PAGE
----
Mickey Brady brought up the issue of looking at the whole health service, not just A&E. He was absolutely right to take us back to the fact that there is much more to consider than simply what happens under the surgeon’s knife, as it were. He raised the issues of cutbacks in meals on wheels and malnutrition in hospitals. He mentioned the shocking statistic that one in three people over a certain age is malnourished.
George Robinson, quite rightly, highlighted the swift action taken by the Minister in dealing with recent incidents affecting patient safety. We all remember, for instance, the Minister initiating the Troop review. Within three months it had reported back, and we will get the full report on 31 May. That is in stark contrast to other ongoing inquires that were initiated by previous Ministers, took years even to get going and could take a decade to report. Therefore, effective, quick action has been taken. Indeed, when there was clearly an issue of patient safety in the Belfast Trust, the Minister came in very quickly and enforced special measures on it.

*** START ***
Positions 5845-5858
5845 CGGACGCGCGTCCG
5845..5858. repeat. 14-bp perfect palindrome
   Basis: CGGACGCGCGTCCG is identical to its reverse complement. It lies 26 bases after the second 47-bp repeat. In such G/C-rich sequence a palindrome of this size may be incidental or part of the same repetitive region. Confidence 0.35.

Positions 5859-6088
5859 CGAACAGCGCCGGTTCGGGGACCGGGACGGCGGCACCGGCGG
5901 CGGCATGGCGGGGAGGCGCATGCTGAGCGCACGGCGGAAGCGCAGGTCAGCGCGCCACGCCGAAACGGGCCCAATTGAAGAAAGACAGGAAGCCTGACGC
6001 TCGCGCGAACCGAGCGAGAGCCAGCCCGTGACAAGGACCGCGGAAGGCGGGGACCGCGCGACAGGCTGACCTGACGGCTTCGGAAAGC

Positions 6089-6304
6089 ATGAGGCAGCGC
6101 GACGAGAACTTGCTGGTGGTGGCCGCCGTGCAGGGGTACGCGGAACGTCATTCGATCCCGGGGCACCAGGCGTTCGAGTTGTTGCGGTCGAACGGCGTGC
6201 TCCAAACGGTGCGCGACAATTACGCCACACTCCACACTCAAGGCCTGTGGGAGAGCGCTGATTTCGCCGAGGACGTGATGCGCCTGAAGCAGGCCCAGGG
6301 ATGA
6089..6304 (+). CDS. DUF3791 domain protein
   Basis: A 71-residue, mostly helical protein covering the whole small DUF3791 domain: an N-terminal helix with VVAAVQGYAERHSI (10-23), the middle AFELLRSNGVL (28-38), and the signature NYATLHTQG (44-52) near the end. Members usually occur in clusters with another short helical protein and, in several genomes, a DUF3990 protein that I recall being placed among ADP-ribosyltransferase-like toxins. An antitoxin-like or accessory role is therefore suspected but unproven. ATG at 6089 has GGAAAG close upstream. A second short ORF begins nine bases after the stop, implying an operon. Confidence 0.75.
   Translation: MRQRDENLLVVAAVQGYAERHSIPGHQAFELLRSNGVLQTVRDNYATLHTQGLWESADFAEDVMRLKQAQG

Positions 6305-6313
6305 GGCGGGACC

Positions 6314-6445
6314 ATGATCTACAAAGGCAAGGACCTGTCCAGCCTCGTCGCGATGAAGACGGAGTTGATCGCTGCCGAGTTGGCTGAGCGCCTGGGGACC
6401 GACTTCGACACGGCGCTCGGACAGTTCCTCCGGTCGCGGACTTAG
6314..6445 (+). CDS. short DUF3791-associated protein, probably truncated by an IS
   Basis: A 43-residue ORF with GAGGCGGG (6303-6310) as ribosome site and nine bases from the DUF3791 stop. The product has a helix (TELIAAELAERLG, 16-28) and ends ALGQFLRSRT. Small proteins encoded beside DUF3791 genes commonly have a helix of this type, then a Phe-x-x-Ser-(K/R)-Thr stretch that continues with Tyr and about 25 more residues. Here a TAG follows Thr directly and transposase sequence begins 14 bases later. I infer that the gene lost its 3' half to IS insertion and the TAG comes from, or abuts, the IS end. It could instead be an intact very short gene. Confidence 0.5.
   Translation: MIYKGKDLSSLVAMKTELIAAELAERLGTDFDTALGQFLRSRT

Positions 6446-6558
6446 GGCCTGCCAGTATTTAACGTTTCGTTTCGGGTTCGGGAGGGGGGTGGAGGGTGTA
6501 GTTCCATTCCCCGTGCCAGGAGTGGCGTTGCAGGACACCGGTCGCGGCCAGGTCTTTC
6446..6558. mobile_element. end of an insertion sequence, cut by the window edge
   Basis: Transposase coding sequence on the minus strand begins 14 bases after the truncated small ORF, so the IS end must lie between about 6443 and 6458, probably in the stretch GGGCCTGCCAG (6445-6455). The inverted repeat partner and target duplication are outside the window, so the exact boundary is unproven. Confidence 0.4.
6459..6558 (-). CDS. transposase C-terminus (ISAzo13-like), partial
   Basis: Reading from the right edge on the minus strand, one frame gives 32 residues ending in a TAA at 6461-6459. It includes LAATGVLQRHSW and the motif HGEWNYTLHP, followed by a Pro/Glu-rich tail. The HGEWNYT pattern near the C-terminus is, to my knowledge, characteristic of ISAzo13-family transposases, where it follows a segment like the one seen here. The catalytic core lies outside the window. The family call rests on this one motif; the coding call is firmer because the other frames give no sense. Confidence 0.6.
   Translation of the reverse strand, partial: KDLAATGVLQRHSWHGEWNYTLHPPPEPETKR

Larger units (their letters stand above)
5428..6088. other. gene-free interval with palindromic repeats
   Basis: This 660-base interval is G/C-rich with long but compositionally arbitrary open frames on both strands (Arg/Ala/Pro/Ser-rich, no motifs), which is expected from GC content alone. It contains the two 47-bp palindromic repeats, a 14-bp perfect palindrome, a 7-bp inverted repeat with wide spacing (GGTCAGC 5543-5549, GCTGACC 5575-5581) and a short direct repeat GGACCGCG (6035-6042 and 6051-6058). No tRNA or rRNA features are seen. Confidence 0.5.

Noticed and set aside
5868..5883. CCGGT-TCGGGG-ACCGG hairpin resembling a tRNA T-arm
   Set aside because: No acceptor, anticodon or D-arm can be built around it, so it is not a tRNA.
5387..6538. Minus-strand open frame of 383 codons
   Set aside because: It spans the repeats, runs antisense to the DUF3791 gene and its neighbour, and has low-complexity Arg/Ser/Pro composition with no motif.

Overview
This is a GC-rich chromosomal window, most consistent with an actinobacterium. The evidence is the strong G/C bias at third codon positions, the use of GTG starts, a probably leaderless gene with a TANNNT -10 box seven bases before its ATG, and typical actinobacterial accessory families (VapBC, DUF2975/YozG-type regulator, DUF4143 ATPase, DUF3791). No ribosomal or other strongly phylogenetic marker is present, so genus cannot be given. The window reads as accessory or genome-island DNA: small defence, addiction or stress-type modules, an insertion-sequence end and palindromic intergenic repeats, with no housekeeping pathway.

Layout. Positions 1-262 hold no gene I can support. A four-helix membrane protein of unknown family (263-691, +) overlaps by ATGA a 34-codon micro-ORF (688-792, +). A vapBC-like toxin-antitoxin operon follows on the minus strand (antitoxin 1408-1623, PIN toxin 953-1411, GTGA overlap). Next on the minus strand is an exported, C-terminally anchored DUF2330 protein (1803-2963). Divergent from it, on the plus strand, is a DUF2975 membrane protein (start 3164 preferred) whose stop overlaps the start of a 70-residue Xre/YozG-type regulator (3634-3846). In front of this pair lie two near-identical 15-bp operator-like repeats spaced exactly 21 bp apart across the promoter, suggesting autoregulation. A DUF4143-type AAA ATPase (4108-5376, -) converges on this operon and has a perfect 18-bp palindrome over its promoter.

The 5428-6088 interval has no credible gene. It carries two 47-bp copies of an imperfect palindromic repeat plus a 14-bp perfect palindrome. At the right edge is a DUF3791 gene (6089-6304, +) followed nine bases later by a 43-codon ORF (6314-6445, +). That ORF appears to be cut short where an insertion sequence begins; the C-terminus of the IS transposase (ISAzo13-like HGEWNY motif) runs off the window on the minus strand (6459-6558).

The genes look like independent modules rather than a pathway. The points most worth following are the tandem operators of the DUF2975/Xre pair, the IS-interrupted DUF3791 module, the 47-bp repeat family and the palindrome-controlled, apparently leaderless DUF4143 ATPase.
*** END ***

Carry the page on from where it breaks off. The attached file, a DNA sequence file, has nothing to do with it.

Jim Wells (DUP)
I thank all Members who took part in this useful debate.
Question put and agreed to.
That this Assembly calls on the Minister of Health, Social Services and Public Safety to put in place a robust strategy to promote patient safety across the health service.